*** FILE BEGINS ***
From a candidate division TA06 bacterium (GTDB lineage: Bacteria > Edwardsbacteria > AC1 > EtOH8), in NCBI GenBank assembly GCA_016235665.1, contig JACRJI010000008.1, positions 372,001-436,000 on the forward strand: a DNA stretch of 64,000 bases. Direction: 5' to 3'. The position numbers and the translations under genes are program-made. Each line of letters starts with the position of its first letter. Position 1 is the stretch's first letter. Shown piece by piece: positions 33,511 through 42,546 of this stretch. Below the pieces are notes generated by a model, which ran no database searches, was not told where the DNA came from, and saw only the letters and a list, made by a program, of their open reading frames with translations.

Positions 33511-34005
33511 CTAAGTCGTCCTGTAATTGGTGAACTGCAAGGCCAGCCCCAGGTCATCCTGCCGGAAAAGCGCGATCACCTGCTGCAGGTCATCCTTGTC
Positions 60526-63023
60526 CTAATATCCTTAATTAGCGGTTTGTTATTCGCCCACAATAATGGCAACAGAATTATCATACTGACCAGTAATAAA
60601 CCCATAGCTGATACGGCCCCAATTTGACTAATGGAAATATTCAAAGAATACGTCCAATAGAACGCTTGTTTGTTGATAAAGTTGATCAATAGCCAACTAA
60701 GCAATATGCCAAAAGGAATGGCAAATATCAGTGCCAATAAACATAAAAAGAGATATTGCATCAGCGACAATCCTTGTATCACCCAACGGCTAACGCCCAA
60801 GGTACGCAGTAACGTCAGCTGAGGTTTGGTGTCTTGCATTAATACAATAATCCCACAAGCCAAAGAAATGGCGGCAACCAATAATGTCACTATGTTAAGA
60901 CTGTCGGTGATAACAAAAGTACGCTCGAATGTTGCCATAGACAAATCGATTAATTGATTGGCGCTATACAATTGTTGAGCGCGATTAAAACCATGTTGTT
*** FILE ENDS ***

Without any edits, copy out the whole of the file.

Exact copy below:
From a candidate division TA06 bacterium (GTDB lineage: Bacteria > Edwardsbacteria > AC1 > EtOH8), in NCBI GenBank assembly GCA_016235665.1, contig JACRJI010000008.1, positions 372,001-436,000 on the forward strand: a DNA stretch of 64,000 bases. Direction: 5' to 3'. The position numbers and the translations under genes are program-made. Each line of letters starts with the position of its first letter. Position 1 is the stretch's first letter. Shown piece by piece: positions 33,511 through 42,546 of this stretch. Below the pieces are notes generated by a model, which ran no database searches, was not told where the DNA came from, and saw only the letters and a list, made by a program, of their open reading frames with translations.

Positions 33511-34005
33511 CTAAGTCGTCCTGTAATTGGTGAACTGCAAGGCCAGCCCCAGGTCATCCTGCCGGAAAAGCGCGATCACCTGCTGCAGGTCATCCTTGTC
Positions 60526-63023
60526 CTAATATCCTTAATTAGCGGTTTGTTATTCGCCCACAATAATGGCAACAGAATTATCATACTGACCAGTAATAAA
60601 CCCATAGCTGATACGGCCCCAATTTGACTAATGGAAATATTCAAAGAATACGTCCAATAGAACGCTTGTTTGTTGATAAAGTTGATCAATAGCCAACTAA
60701 GCAATATGCCAAAAGGAATGGCAAATATCAGTGCCAATAAACATAAAAAGAGATATTGCATCAGCGACAATCCTTGTATCACCCAACGGCTAACGCCCAA
60801 GGTACGCAGTAACGTCAGCTGAGGTTTGGTGTCTTGCATTAATACAATAATCCCACAAGCCAAAGAAATGGCGGCAACCAATAATGTCACTATGTTAAGA
60901 CTGTCGGTGATAACAAAAGTACGCTCGAATGTTGCCATAGACAAATCGATTAATTGATTGGCGCTATACAATTGTTGAGCGCGATTAAAACCATGTTGTT